I Do (for now): Rethinking Marriage in America
Washington State has already issued its first marriage licenses to same-sex couples. Maine and Maryland aren’t far behind.
The institution of marriage is modernizing. New proposals across the globe suggest that the practice may not only be changing with regard to who can get married, but also for how long. With half of all American marriages ending in divorce, it may be time to question: Is “till death do us part” too much to ask?
Our neighbors in Canada and Mexico—and even, possibly, people in that other world of Hollywood—believe that short-term marriage contracts rather than lifelong ones are the new frontier. Just last year, lawmakers in Mexico City posed an amendment to civil code that would allow couples to decide the length of their matrimonial commitment.
Our society continues to move in a direction that makes marriage more difficult. We live longer, which makes death as a parting point much farther off. Overall, American culture puts less emphasis on religion, and we live farther from our families—both of which functioned as invaluable support systems of marriage.
But do we want to live in a society in which marriage—theoretically the highest level of commitment—is predetermined as temporary?
Marriage itself is technically temporary, as society’s majority no longer subscribes to the mindset of the older generation that regarded divorce as taboo. But, you don’t get married intending to separate. Short-term marriage contracts—some as short as two years—would essentially create a divorce culture. Is this what we want? And what about the health and happiness of the children from these partnerships?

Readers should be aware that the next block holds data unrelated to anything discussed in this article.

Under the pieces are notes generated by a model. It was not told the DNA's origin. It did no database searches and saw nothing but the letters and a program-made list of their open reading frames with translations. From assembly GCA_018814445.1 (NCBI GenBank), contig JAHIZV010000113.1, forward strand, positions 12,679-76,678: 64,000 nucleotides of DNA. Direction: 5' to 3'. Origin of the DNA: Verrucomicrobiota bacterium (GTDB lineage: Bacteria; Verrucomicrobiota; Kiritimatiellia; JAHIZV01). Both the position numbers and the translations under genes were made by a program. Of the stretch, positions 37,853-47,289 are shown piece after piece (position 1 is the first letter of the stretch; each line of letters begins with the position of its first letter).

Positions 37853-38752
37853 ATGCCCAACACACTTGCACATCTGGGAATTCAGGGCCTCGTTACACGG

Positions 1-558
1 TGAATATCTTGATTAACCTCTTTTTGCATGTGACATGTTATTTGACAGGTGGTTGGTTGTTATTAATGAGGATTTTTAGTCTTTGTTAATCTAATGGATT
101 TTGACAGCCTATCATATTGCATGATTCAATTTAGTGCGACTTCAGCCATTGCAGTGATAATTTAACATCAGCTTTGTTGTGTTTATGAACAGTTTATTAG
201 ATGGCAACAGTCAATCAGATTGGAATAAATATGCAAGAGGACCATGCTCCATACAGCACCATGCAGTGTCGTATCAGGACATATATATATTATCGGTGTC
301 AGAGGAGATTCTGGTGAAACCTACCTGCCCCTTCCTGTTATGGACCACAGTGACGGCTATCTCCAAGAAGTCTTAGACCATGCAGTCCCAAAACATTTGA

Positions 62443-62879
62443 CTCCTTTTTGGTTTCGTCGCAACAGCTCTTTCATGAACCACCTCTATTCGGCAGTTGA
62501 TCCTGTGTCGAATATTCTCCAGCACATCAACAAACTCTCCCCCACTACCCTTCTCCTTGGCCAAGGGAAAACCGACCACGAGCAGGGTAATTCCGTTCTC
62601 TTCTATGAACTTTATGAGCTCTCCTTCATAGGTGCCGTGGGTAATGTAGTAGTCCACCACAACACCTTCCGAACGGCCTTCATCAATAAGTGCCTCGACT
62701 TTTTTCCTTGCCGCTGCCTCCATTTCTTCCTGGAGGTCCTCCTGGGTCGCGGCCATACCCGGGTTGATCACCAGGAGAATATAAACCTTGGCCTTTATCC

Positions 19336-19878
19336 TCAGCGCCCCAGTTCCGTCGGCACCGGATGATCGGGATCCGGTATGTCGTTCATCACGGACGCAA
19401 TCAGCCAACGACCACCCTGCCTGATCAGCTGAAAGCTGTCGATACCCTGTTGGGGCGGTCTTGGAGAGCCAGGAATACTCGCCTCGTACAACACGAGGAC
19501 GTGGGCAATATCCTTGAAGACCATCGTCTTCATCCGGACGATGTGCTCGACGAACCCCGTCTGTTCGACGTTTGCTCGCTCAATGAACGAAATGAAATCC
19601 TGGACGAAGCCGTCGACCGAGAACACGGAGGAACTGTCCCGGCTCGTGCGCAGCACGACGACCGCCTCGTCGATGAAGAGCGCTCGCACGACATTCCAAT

According to one expert, Susan L. Brown, co-director of the National Center for Family and Marriage Research, the implementation of short-term contracts would normalize divorce and lessen the emotional toll on all parties involved, including kids.
Yet, my impression from witnessing many friends’ parents divorce is that the fact that your parents have split is not as crippling as the readjustment to your own divided life. Isn’t the double-life the overwhelming part?
Scholars have considered this, too. Their solution: a short-term marriage contract with a twenty-year expiration date—more-or-less when children leave home. There’s evidence this is already happening in the U.S.: The divorce rate for couples age 50-64 has doubled in the past thirty years.
I know what you’re probably thinking. How about cohabitation? It seems a fair compromise between dating and marriage if you want the option to leave without a legal mess. Yet, studies show that married couples, in comparison to cohabitors, are mentally and physically healthier and more satisfied in their relationship.
So how do we want to view marriage in this country? Should marriage be a lifelong commitment? Or, have we evolved past partnering for life and should we just be partnering for kids?
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